LAFABAH is a non-profit social and cultural organization dedicated to the following objectives:

  • Promote development (educational, economic, social and cultural) in Cameroon and in the Houston Metropolitan area.
  • Promote the welfare of Bamiléké living in the Houston metropolitan area.
  • Promote the Bamiléké philosophical, social and cultural heritage among members.



On the July 04 weekend of 1988, a small group of Houston residents who describe themselves as Bamilekes, descendants with roots in the Western Province of Cameroon, converged at the home of John and Marie Njowo. The atmosphere was relaxed as those present joked and laughed about their early experiences in this USA. Many found the experiences at once funny and frightening, as they exposed our vulnerability in a culture in which we were rootless. The central task for this meeting, promoted by Pius Tomdio, was therefore a simple one that made profound sense: develop new roots that would keep us firmly connected to our ancestral homeland, in a bid to retain our traditions and, consequently, our identities, in our new world.

Those present at the meeting – Brother Raphael Njowo, John and Marie Njowo, Grace Njilo, Tomdio Pius, Robert Fangtang, Nelson Ngassa, Emmanuel Samson, Janet Samson, Dorothy Sampson, and others – agreed that a cultural association would be the ideal vehicle to transmit elements of our Bamileke culture, such as beliefs, language, dance, and folklore, providing a dire link to our past as we strove to develop our potential. This idea was promptly crystallized in the formation of La Famille Bamileke de Houston (LAFABAH), a cultural grouping of all Bamilekes in, and around, Houston . LAFABAH was launched at the end of the year, in a December coming-out party chaired by big brother Raphael Njowo.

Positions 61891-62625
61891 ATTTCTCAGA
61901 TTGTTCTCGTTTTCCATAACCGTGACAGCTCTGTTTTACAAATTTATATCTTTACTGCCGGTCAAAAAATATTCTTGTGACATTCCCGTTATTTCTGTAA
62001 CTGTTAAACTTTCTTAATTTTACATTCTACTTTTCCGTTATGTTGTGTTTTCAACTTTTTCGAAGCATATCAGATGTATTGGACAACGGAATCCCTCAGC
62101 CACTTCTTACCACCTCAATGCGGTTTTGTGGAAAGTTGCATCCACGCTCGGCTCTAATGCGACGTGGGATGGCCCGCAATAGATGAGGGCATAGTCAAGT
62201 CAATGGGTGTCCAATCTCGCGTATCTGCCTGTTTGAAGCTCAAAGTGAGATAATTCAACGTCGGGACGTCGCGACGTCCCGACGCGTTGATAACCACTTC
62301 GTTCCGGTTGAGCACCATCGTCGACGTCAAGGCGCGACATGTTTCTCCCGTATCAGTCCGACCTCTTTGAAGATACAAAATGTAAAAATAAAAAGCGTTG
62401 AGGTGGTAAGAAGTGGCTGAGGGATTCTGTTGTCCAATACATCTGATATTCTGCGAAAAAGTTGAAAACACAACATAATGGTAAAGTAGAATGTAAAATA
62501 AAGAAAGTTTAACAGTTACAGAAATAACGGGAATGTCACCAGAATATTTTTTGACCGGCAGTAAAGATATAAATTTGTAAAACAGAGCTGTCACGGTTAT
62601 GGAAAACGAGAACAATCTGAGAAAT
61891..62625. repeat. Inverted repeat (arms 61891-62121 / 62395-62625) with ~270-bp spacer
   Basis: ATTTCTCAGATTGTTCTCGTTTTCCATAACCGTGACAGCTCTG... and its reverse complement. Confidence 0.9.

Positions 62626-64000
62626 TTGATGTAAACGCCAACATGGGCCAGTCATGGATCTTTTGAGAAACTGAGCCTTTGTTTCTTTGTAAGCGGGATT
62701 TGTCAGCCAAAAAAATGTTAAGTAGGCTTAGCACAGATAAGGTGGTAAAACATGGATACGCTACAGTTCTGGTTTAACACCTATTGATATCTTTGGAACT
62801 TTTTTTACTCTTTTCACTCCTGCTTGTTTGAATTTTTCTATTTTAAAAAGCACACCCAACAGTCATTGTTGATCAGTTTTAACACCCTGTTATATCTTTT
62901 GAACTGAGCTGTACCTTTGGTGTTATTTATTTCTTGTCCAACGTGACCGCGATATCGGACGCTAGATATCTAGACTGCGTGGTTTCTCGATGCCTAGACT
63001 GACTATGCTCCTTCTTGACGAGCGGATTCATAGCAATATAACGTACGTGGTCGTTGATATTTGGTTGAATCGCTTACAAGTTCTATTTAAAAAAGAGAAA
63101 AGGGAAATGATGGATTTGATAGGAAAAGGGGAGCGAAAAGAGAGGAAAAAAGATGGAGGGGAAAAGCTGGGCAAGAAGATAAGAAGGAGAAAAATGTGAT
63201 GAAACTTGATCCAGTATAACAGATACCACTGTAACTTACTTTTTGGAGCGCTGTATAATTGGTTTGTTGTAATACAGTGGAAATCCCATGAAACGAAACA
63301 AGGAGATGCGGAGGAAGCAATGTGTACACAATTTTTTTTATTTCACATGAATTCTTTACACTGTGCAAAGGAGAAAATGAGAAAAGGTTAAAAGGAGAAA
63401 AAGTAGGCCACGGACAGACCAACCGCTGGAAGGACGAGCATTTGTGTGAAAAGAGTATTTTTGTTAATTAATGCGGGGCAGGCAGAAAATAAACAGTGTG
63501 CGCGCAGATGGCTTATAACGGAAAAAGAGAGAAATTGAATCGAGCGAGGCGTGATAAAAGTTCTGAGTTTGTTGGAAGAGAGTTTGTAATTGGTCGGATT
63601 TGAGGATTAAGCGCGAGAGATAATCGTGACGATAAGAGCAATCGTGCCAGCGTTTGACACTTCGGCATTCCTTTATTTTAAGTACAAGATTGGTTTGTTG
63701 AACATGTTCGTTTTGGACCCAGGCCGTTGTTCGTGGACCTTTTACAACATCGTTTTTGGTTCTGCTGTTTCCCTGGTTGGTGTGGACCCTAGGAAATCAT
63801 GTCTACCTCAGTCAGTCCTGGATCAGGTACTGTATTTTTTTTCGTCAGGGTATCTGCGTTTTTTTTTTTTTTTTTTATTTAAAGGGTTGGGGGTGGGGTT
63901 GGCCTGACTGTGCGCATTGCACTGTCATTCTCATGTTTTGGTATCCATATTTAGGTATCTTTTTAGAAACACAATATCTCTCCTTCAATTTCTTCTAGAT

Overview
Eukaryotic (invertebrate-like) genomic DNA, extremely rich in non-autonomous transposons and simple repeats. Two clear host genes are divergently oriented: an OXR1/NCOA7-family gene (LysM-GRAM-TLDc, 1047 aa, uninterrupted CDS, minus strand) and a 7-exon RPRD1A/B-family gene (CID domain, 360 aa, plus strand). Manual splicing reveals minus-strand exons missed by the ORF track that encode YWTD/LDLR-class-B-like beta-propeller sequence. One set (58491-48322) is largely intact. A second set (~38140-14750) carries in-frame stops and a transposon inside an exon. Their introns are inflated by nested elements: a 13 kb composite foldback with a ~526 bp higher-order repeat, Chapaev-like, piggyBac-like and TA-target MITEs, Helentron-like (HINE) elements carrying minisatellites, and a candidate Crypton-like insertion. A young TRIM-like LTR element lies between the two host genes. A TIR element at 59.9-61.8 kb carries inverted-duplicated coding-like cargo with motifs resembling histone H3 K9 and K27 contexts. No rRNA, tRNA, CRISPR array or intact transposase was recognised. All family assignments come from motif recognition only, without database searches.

LAFABAH set for itself the very lofty goal of being a dependable family that would always be there for its members when all else failed. This reassuring vision has since permeated and informed every activity of the association. That vision sought to encourage members to take advantage of their new environment without ditching their ancestral ways. Mentorship was a highlight foundational initiative that taught new members how to leverage their Bamileke traditional values in navigating their new home. Financial assistance was the second leg of the groundwork. It aimed to keep needy members in school and in their apartments, underlining the desire to help members succeed in this very tough environment. The third and even more significant leg of that base was the shared moments of celebration or comfort LAFABAH provided for its members in joyous times like the birth of a child, or sad times like the death of a loved one. During such periods, the LAFABAH group support, buttressed in Bamileke traditional values, kept our focus.

In its over-two-decade life, LAFABAH has seen an explosive growth in membership. Today, the very vibrant younger generation of members is implementing many resourceful updates to bring the association up to the 21st century. One such improvement to the association’s objectives is a stepped-up effort to provide assistance to the needy back in Cameroon. The mandatory home-based project now constitutes a fourth leg that guides our efforts. The elasticity of the four-legged foundational base has accounted for the amazing stability of LAFABAH as it has evolved - a testament to the farsightedness of the founders and recent leaders.

By John N. Njowo